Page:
Jacksonville, Fla. (PRWEB) June 09, 2016
After 36 years coaching and teaching youth, Reginald Lucas was looking forward to retiring two years ago and playing a lot of golf.
But a work-related injury in 2010 caused the one-time minor league baseball player and former college basketball coach to cringe every time he lifted his left arm.
“I had a lot of restless nights. I couldn’t sleep. If I rolled over on it the wrong way, I had a sharp pain,” the 63-year-old said.
After several rotator cuff surgeries performed by other surgeons in Jacksonville and no relief, he almost gave up hope until he met Kevin Kaplan, MD, an orthopedic surgeon at Jacksonville Orthopaedic Institute, and head team physician for the Jacksonville Jaguars. Dr. Kaplan has been trained to perform a unique procedure that was developed in Japan called superior capsular reconstruction that is providing patients with another option.
Without a reparable rotator cuff, the only remaining option traditionally was a shoulder replacement procedure. However, instead of replacing the ball and socket, Dr. Kaplan can reconstruct the rotator cuff using donated cadaver tissue, an approach similar to knee reconstruction procedures.
Rotator cuff tears generally can be fixed, but Dr. Kaplan said there are times when the torn tissues become so retracted that the rotator cuff, much like a rubber band that loses its elasticity, cannot be directly repaired. Patients would either need to continue to live with their pain and limited motion or have their whole shoulder joint replaced, which might not be ideal for younger patients for whom the replacement might eventually wear out.
Lucas was Dr. Kaplan’s first patient to undergo the procedure in April 2015 and one of the first in Florida. Dr. Kaplan now speaks nationally to other surgeons about the procedure and its benefits.
“Medicine is always evolving and this is an evolution in orthopedics,” Dr. Kaplan said. “This technique is still new, but patients are doing fantastic after their one-year follow up. Studies still have to be done to quantify the long-term benefits.”
Lucas said he was able to move his shoulder around four to six weeks after surgery as opposed to six to eight months with the previous rotator cuff surgeries.
“He had to almost make me a new shoulder,” Lucas said. “He’s wonderful. He stepped outside the box to try something new that had never been tried before. I didn’t mind being the first. If I was willing to try it, he was willing to work at getting it done. I think doc is one of the up and coming young doctors who is going to go far and do a lot. He has the mindset to achieve.”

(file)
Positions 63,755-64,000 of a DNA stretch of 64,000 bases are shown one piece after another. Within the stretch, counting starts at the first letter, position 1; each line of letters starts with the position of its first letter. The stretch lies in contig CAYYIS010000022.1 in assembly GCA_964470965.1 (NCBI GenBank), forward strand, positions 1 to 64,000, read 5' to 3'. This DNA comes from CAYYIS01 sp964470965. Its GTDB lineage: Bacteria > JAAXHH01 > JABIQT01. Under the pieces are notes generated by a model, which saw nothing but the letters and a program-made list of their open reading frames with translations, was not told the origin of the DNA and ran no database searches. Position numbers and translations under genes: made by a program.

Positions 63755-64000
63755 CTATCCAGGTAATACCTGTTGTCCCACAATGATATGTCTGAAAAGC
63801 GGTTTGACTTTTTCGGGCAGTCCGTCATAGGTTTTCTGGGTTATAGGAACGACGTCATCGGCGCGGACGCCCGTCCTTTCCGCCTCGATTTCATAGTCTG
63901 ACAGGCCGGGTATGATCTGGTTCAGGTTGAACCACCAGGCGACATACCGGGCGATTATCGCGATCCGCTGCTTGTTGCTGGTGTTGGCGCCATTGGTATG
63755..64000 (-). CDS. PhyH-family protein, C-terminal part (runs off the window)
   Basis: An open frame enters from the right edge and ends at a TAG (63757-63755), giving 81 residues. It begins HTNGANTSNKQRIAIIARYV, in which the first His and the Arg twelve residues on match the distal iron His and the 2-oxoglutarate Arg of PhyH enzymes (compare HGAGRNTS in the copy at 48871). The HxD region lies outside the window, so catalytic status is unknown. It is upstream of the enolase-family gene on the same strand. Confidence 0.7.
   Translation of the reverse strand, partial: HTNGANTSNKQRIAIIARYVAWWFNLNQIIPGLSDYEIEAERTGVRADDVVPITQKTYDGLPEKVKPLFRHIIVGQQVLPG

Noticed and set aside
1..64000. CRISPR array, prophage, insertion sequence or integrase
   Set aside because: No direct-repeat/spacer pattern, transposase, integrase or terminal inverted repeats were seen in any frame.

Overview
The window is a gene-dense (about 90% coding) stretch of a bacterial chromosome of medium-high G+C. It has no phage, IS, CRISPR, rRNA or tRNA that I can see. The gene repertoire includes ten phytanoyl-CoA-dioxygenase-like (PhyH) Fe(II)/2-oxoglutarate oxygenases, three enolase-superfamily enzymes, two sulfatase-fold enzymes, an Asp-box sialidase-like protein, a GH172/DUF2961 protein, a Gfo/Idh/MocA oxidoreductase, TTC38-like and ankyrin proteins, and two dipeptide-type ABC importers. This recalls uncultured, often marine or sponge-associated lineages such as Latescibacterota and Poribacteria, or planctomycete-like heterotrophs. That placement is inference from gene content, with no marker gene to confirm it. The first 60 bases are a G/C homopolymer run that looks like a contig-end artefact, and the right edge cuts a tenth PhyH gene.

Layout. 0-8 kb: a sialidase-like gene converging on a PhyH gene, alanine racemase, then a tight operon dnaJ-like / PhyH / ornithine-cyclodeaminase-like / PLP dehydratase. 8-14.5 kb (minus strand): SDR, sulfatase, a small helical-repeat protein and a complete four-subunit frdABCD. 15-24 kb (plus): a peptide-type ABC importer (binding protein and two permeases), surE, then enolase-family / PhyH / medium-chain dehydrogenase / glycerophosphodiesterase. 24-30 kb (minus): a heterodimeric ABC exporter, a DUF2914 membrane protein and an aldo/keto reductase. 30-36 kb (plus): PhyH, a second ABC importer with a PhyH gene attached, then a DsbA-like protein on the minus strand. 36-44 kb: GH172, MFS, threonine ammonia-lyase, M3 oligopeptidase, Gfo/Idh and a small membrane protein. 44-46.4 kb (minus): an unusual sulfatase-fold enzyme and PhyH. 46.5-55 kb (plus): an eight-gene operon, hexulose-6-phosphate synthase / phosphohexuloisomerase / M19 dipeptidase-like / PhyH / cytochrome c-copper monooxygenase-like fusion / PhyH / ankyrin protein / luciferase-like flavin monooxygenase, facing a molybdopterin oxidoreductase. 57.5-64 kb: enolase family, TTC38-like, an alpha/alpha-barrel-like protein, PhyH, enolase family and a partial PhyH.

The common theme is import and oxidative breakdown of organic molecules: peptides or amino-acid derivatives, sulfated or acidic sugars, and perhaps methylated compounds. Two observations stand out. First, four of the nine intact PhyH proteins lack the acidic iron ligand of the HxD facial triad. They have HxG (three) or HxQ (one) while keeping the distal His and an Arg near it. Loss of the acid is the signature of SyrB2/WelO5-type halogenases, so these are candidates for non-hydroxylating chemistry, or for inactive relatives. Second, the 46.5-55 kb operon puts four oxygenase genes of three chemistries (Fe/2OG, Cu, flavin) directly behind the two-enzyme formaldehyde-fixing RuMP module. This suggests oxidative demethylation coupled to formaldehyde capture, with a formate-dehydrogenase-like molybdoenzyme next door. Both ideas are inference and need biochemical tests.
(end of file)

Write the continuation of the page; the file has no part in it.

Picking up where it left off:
Lucas is glad to be back golfing and walking five miles a day. Sports have always been a big part of his life playing baseball at New Stanton High School; Florida A & M University and a year as an infielder with the Atlanta Braves farm system. He was a former head basketball coach at Edward Waters College and coached baseball and basketball in Duval County schools. He also taught physical education, exceptional education and was an in-school suspension facilitator.
But golf is the one sport he’s glad his new shoulder allows him to play.
“I golf every time someone gives me a chance,” Lucas said.
About Baptist Health
Baptist Health is a faith-based, mission-driven system in Northeast Florida comprised of Baptist Medical Center Jacksonville; Baptist Medical Center Beaches; Baptist Medical Center Nassau; Baptist Medical Center South; Baptist Clay Medical Campus and Wolfson Children’s Hospital – the region’s only children’s hospital. All Baptist Health hospitals, along with Baptist Home Health Care, have achieved Magnet™ status for excellence in patient care. Baptist Health is part of Coastal Community Health, a regional affiliation between Baptist Health, Flagler Hospital and Southeast Georgia Health System forming a highly integrated hospital network focused on significant initiatives designed to enhance the quality and value of care provided to our contiguous communities. Baptist Health has the area’s only dedicated heart hospital; orthopedic institute; women’s services; neurological institute, including comprehensive neurosurgical services, a comprehensive stroke center and two primary stroke centers; a Bariatric Center of Excellence; a full range of psychology and psychiatry services; urgent care services; and primary and specialty care physicians’ offices throughout Northeast Florida. The Baptist MD Anderson Cancer Center is a regional destination for multidisciplinary cancer care which is clinically integrated with the MD Anderson Cancer Center, the internationally renowned cancer treatment and research institution in Houston. For more details, visit baptistjax.com.
About Jacksonville Orthopaedic Institute
Jacksonville Orthopaedic Institute offers 35 specialty-trained physicians and 15 physician assistants dedicated to delivering comprehensive care for the muscles, bones and joints for more than 400 sports team members. In addition, JOI maintains a rehab division with more than 75 therapists. In February 2011, JOI affiliated with Baptist Health. In addition to providing athletic trainers for Jacksonville Armada FC, JOI provides team physicians for the Jacksonville Jaguars, Jacksonville Sharks, Jacksonville University and Florida State College at Jacksonville. JOI is also a community partner to and provides athletic trainers and/or physicians to The Bolles High School, Fernandina Beach High School, Paxon High School, Episcopal High School, Bishop Kenny High School, Bishop John J. Snyder High School, and Atlantic Coast High School. For information about JOI, visit JOI.net or call 904.JOI.2000.